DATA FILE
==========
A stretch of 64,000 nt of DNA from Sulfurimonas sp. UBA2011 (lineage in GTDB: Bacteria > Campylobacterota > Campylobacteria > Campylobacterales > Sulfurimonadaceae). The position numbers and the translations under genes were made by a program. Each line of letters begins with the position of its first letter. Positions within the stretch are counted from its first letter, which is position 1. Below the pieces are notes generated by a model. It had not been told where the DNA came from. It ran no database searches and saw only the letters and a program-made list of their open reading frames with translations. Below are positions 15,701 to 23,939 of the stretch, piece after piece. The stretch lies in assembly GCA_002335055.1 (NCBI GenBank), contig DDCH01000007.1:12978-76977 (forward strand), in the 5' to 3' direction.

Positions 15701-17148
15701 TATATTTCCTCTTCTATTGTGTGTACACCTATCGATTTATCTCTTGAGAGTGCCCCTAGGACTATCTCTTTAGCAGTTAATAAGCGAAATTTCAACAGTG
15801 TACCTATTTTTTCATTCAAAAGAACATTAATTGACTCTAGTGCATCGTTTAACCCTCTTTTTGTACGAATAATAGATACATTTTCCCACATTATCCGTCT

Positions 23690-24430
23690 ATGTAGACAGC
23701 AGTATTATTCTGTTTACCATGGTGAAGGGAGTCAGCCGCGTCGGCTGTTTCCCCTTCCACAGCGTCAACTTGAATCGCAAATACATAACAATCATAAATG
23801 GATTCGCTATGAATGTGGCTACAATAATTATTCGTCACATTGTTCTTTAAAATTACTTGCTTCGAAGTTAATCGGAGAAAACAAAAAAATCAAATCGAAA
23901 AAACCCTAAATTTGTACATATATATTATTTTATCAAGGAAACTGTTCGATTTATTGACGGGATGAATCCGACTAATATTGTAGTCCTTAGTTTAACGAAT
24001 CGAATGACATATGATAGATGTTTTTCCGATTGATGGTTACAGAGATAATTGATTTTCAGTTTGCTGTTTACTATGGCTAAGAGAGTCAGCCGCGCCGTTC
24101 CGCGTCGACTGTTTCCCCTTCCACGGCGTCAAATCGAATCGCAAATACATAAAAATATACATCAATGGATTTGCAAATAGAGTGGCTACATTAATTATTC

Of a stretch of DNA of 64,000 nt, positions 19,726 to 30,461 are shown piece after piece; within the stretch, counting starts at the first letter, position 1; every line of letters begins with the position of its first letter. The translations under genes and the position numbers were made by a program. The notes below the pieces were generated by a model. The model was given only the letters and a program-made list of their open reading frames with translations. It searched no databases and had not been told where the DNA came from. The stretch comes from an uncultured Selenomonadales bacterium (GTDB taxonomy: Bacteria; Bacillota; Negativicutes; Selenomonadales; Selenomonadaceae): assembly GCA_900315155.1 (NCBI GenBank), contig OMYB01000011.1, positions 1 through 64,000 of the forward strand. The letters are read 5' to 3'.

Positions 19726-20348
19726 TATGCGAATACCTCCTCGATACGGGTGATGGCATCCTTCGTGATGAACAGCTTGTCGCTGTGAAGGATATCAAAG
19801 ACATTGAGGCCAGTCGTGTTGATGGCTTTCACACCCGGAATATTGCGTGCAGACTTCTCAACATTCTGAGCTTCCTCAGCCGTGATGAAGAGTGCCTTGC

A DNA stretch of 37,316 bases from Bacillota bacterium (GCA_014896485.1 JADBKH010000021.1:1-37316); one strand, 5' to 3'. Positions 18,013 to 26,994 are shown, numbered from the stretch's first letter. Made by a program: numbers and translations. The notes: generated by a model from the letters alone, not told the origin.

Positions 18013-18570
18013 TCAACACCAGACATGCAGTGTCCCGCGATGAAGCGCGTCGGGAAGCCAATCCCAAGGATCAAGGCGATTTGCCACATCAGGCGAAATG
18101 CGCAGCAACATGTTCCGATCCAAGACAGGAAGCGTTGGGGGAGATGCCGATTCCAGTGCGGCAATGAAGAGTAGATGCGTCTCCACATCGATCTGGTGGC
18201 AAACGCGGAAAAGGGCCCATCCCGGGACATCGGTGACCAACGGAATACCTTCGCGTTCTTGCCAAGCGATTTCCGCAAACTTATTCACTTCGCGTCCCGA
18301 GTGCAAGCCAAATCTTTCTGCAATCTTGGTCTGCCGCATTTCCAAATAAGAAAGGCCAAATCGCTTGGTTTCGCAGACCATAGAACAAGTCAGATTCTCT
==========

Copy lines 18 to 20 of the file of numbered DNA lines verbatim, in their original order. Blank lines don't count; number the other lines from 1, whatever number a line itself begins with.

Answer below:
18013 TCAACACCAGACATGCAGTGTCCCGCGATGAAGCGCGTCGGGAAGCCAATCCCAAGGATCAAGGCGATTTGCCACATCAGGCGAAATG
18101 CGCAGCAACATGTTCCGATCCAAGACAGGAAGCGTTGGGGGAGATGCCGATTCCAGTGCGGCAATGAAGAGTAGATGCGTCTCCACATCGATCTGGTGGC
18201 AAACGCGGAAAAGGGCCCATCCCGGGACATCGGTGACCAACGGAATACCTTCGCGTTCTTGCCAAGCGATTTCCGCAAACTTATTCACTTCGCGTCCCGA